Removing Books From Your Pull List


After reading Leigh Hart’s column about pull lists, and taking inspiration from a tweet by Hope Nicholson, I got thinking about the eventuality of every comic book pull list… removing a title from your list (or the dreaded cancellation of your list completely).

It is easy to become attached to your list, and you will keep adding new titles to your list.  Because of the routine, you will keep buying your books on your list, even when you don’t want them anymore.

You need to cut them off your list.

It is liberating to do it.

There are many reasons to cut a title from your list.  First and foremost I think the main reason to cut a title from your list is money.  Let’s face facts here.  Money is hard to come by, and buying a big stack of comics every week can really cut into your finances.  Sometimes you have to make the hard decision and cut a title from your pull list, for the sake of your own cash flow.

Another reason to cut a title from your list is very simple.  Quality.  If you are reading something that isn’t very good, get rid of it.  As collectors, we can find ourselves trapped into buying and reading garbage because we are scared to let it go.  We can’t let it go because no matter how bad each issue is, there is that chance that it could get better.  Stop playing the lottery, cut the poor books off your list, and you will be farther ahead in the long term.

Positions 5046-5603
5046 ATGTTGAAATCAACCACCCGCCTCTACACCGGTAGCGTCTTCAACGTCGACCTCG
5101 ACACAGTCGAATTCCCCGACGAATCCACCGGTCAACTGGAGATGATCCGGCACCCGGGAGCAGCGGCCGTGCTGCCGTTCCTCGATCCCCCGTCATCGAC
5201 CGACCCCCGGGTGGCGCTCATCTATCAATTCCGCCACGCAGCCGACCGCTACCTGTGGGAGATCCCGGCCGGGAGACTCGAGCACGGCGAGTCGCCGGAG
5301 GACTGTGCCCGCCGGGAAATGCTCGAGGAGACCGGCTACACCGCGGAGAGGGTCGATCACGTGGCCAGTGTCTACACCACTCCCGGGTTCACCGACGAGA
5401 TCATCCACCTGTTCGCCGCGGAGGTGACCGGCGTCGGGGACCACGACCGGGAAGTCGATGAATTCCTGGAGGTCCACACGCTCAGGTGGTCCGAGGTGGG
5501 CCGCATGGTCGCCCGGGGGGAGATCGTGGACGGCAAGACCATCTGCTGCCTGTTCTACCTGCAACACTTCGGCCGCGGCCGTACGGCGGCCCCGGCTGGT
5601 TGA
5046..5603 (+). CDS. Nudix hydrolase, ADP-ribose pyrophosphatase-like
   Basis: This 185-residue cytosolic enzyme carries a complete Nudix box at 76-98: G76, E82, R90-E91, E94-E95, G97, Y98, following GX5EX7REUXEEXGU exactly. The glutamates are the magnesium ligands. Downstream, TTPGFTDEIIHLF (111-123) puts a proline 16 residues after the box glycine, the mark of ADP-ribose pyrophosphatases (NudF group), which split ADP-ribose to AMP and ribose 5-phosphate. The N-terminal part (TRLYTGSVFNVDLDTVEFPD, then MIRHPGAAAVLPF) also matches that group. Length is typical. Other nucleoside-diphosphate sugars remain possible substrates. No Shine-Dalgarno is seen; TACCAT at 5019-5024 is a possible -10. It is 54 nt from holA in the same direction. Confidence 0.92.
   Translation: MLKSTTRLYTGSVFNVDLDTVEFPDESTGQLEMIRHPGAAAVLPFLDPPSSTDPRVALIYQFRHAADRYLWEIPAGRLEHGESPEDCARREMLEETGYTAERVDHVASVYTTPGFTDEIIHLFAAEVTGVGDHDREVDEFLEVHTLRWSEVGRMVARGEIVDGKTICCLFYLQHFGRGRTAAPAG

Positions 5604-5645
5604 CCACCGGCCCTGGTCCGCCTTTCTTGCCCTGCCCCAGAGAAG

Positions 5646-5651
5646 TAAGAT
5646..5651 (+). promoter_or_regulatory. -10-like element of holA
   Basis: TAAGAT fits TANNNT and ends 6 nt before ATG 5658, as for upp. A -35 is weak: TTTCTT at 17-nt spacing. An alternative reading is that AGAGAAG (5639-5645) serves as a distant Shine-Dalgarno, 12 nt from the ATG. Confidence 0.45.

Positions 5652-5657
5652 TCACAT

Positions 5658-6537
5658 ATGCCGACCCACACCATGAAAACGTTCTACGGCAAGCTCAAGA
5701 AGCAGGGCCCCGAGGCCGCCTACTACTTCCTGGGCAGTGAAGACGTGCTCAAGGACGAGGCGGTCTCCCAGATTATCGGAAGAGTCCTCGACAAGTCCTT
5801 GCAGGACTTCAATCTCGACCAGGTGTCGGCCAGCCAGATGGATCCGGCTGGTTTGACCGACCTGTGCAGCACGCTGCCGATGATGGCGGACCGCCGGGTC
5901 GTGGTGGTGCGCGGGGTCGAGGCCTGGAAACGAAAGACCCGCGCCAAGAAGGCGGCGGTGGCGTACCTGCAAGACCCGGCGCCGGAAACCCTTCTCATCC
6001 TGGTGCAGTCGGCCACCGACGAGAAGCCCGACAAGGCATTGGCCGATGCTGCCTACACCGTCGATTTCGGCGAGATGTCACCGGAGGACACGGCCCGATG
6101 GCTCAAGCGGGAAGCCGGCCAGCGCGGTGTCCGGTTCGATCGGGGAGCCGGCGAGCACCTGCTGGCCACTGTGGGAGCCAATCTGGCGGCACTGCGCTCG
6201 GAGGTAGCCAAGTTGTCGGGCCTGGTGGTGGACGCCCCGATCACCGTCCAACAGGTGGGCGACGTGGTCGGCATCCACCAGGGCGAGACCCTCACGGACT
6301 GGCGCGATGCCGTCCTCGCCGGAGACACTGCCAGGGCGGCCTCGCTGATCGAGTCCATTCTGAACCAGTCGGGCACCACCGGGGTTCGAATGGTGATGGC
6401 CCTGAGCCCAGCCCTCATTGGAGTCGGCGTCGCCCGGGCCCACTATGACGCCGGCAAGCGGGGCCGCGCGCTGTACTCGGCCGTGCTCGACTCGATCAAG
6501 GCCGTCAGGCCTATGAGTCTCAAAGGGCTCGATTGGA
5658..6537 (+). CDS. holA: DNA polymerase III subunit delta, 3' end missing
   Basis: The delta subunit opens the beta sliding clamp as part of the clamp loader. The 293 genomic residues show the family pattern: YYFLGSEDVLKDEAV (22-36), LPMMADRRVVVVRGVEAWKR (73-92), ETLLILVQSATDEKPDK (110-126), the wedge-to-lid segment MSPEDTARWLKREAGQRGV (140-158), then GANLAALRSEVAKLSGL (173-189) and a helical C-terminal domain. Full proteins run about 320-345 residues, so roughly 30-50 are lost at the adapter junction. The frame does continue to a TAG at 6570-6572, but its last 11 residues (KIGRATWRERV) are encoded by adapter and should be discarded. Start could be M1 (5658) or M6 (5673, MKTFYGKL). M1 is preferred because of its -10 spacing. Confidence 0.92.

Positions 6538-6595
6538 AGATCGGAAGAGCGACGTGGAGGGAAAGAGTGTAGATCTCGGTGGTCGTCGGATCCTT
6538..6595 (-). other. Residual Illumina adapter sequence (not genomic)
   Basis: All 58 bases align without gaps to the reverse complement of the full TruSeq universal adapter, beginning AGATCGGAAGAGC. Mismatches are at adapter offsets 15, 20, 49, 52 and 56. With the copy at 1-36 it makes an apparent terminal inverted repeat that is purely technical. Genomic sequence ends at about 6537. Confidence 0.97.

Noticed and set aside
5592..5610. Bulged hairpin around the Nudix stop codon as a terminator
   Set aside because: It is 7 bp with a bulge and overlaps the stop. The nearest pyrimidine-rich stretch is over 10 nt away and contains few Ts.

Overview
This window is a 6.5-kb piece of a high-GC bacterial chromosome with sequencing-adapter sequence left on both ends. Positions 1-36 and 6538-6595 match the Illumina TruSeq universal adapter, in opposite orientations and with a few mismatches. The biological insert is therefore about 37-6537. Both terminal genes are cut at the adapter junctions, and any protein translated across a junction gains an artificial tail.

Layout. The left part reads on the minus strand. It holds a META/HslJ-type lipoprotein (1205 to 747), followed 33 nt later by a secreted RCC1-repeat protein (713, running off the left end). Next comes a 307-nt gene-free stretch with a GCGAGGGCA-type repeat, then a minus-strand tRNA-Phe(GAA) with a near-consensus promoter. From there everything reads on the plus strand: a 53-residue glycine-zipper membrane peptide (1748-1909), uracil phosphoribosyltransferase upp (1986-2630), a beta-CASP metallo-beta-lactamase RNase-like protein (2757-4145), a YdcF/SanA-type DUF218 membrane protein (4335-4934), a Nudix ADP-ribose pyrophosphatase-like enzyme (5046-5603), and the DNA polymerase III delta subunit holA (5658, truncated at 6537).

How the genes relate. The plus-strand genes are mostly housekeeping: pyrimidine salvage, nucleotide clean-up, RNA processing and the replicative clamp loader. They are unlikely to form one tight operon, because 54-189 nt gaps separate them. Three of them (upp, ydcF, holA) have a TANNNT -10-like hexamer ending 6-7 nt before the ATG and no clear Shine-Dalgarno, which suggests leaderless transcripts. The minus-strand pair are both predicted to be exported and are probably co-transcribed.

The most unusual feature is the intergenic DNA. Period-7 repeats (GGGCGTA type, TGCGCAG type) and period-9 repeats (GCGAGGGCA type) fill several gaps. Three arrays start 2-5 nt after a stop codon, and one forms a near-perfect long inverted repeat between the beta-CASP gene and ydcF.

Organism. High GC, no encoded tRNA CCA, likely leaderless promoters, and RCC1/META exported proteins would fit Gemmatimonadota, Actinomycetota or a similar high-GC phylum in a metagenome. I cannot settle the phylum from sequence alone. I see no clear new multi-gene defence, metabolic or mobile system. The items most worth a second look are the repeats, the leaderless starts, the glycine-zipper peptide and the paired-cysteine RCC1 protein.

Time is another big factor too.  I’m sure many of you reading this have huge stacks of comics that have been paid for and never read. I know I do!  In this busy world it’s tough to find time to do all the fun things.  Between work (or school), and all the movies, video games, TV shows and social gatherings that are out there to do, who has time to read a huge pile of comic books? (and if you collect trades your pile is taller and heavier).

If you don’t have time to read everything you buy, let something go.  Cut it from your list.

It is liberating to remove stuff from your list.  Trust me, within a month you won’t even miss those titles anymore.  And, if for some reason you change your mind, you can always peruse the back issue bins and pick up those titles later (and sometimes at a reduced cost).

Many comic book shops are accommodating, when you want to remove a title from your list.  At my local store, they will print off a complete list of your titles so you can actually see what you are subscribed to.  They are willing to make you happy, especially if you are still a regular customer.  But, I am lucky enough to have a very accommodating local comic book store.

Now saying that, I have a tip for you.  If you are cancelling a title, be respectful of the store.  They have invested a lot of money into your pull list.  Don’t sit there and let your pile build up over months and months and then decide you don’t want it anymore.  I have seen it many times where people give up on their pull lists, and a store is forced to put hundreds of dollars of comic books in the back issue bins, because you change your mind.